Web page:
Language of worship is flexible

Change: In Howard, the Mormon church accommodates its growing number of Spanish-speaking congregants.

January 25, 2002|By Rona S. Hirsch | Rona S. Hirsch,SPECIAL TO THE SUN

When Mercedes Yarn immigrated to Columbia from her native Spain five years ago, she joined the Church of Jesus Christ of Latter-day Saints in Ellicott City. Yarn, who became a Mormon in 1980, was one of about five Spanish-speaking worshippers at the church. Although translations were provided, she struggled to participate.

But beginning Feb. 10, Yarn will be able to worship in her native language when the church adds a Spanish-speaking branch to accommodate the estimated 30 Spanish-speaking congregants who have joined during the past two years.

"It's always good to pray in your own language," said Yarn, a mother of two and a home day care operator. "More people will talk in the meetings. ... And we can help more."

The new branch is a sign of the church's continuing growth. Because of space limitations, the church houses three Mormon congregations, called wards, that meet at different times on Sundays. Each ward has about 200 to 250 congregants.

The Mormon presence in Howard County has grown since the first congregation was established there about 60 years ago. The Catonsville ward grew, split and gradually became the Catonsville, Laurel and Columbia wards.

Each ward is led by a bishop, a lay minister who leads the sacrament meeting or assigns one of his counselors to do so and assigns topics to be addressed. He also is responsible for staffing, record-keeping and overseeing the ministry's welfare needs.

A number of wards are organized into a stake, and each stake has a president responsible for its functioning. Stakes are organized into areas and led by an area president. The church's missionary headquarters is in Ellicott City, and its activities extend into parts of Baltimore and Washington.

"The church is growing at quite a good pace. ... When they hear the teachings of the church, they often embrace them," said stake President Clarence Johnson, who has been a congregant since 1979. "I think there is a resurgence in religion, and it has accelerated since Sept. 11."

Built in 1976, the brick church at St. Johns Lane and U.S. 29 contains a chapel, cultural hall, family history library, classrooms and basketball court. After the 70-minute sacrament meeting on Sundays, congregants divide for the next hour: Adults attend the Sunday School Gospel Doctrine, children attend Sunday school and newcomers participate in the Gospel Essentials class.

During the third hour, men and boys ages 12 and older attend a priesthood meeting, learning about the Gospel and about missionary, community and family service. "They receive instruction in what their responsibilities are and in preparation for life to come," said Lorin Lund, assistant executive secretary to Johnson.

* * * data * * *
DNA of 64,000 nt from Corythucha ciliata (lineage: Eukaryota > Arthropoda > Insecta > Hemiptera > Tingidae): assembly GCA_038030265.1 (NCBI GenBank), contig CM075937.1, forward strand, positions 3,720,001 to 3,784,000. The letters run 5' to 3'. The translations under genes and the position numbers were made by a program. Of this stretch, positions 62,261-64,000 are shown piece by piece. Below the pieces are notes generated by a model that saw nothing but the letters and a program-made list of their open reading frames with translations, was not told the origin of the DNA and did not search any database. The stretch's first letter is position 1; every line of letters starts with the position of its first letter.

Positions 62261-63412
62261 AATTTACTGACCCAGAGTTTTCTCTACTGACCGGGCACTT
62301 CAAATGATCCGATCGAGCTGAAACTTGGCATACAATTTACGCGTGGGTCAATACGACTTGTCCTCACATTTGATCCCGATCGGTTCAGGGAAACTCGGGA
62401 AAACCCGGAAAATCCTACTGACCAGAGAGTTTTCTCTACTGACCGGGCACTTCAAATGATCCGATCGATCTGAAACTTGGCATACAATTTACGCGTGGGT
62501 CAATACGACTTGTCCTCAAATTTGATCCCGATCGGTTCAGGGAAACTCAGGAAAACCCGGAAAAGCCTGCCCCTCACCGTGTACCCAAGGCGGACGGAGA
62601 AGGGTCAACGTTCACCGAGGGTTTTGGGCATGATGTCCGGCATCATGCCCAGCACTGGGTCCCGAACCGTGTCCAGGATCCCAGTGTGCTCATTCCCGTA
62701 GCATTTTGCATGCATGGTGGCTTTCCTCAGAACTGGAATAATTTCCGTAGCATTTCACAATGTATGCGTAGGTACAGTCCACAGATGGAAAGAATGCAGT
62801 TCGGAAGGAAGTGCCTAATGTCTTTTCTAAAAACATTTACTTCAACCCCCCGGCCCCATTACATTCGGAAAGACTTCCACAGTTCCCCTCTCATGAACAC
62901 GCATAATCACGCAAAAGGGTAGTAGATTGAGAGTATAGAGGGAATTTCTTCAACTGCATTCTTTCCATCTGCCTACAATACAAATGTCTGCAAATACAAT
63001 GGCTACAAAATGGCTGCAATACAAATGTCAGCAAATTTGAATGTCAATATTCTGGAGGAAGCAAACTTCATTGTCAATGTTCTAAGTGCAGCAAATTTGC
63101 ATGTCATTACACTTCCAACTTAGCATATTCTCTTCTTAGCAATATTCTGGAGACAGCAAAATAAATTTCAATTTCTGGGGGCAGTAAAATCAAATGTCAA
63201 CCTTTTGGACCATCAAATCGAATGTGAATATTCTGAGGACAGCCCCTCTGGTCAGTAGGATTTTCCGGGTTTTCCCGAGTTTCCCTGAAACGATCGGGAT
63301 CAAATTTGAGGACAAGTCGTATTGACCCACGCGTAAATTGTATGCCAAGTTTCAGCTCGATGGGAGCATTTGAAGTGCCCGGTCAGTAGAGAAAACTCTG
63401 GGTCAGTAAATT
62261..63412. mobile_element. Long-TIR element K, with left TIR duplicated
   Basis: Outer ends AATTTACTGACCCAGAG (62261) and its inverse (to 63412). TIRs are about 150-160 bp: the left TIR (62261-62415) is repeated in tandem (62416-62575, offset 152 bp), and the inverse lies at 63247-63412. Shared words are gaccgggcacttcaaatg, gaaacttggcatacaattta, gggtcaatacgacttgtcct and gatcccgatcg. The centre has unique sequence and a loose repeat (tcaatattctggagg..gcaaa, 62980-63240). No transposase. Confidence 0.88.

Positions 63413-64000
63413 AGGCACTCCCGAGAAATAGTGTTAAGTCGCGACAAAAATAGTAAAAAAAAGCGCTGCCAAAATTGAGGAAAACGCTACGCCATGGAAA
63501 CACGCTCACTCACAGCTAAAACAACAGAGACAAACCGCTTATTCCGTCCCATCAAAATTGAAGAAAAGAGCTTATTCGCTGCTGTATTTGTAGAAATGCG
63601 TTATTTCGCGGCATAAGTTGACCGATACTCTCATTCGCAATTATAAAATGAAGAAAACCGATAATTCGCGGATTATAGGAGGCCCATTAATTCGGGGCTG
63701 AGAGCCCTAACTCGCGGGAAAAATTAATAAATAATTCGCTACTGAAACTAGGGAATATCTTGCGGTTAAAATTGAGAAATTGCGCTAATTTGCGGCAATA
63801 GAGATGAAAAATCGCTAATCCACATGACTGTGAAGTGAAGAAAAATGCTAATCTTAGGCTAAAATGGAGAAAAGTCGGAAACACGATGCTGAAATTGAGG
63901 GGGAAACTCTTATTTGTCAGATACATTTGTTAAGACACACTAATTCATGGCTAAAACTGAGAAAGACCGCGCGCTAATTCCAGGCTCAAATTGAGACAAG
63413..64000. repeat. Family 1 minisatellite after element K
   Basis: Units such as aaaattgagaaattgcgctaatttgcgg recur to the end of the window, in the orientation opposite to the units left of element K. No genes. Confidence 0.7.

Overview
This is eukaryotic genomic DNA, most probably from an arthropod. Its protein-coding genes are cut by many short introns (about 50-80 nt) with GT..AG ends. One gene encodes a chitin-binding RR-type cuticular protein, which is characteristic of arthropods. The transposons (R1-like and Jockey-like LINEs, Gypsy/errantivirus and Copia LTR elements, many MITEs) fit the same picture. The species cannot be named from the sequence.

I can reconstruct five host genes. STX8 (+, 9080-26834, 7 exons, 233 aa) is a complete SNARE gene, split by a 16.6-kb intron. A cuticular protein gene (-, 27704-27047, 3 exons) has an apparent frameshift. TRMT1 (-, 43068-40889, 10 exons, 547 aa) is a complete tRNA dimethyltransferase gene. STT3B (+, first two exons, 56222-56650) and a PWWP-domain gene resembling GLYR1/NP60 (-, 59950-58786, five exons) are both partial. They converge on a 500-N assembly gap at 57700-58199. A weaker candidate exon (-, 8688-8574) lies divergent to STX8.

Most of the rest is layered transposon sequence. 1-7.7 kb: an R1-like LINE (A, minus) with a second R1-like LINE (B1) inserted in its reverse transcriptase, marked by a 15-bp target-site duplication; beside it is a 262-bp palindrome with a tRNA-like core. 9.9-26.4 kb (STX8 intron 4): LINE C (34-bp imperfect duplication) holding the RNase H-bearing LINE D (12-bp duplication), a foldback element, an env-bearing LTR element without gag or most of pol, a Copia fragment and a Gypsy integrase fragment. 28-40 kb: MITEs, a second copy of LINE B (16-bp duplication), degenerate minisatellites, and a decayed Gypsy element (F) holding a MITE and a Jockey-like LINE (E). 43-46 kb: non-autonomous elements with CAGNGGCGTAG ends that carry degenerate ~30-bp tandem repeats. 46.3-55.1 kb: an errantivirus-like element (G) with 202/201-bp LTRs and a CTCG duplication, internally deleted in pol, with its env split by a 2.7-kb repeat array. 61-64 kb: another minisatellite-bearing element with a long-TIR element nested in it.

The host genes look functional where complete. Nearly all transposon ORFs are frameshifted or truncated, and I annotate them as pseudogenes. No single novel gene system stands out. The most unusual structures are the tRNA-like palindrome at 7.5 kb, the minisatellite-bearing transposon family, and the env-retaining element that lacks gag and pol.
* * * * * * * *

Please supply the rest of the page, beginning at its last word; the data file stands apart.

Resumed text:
Women ages 18 and older meet in the Relief Society, a worldwide women's organization in which participants also receive instruction in the Gospel and provide humanitarian relief locally and abroad. The group has made newborn kits for families in the Balkans and bandages for lepers, and gathered donated supplies for children of victims of the terrorist attacks Sept. 11. "We're part of a real-life community," Lund said.

Last month, Mormon Apostle Dallin H. Oaks, a former justice of the Utah Supreme Court, spoke to about 1,300 congregants from the Columbia, Catonsville, Laurel, Hampstead and Eldersburg wards at their semiannual stakes conference. Oaks discussed strengthening the family and facing life's challenges, and even urged the youth not to get tattoos. "He was delightful and inspiring," Johnson said.

The decision to add a Spanish branch was made in November. The group will split from the Columbia First Ward and conduct the sacrament meeting, Sunday school for adults and Relief Society in Spanish. "It's a tremendous step forward," said Steven Bailey, a Spanish-speaking congregant who joined in 1975.

Many of the Spanish-speaking congregants emigrated from South and Central America. Some joined the Mormon church in their native countries. Bailey moved to Columbia when he was 7 from Bogota, Colombia, with his father, Pat, who is Irish Catholic, and his mother, Maria, a Mormon from Lima, Peru.

"The Spanish members are so excited about the ability to serve in a much greater capacity. ... Once you're a believer, you want to give," said Bailey, who owns a lawn-care business. "This allows them to give of themselves freely and the branch to grow."

Church of Jesus Christ of Latter-day Saints

Denomination: Mormon

Leadership: Clarence Johnson, president

Size: 700 congregants

Location: 4100 St. Johns Lane, Ellicott City

Date built: 1976

Phone: 410-715-0875

Worship services: The Columbia First Ward meets at 9 a.m.; the Columbia Second Ward meets at 1 p.m.; and the Catonsville Ward meets at 11 a.m. The Spanish-speaking branch will meet at 9 a.m. in a Relief Society room.

Children's program: Sunday school for ages 12 to 18 and primary instruction for ages 3 to 11 at 10 a.m. Seminary classes for high school students on the Old Testament at 6:15 a.m. weekdays. Youth activities are at 7:30 p.m. weeknights.

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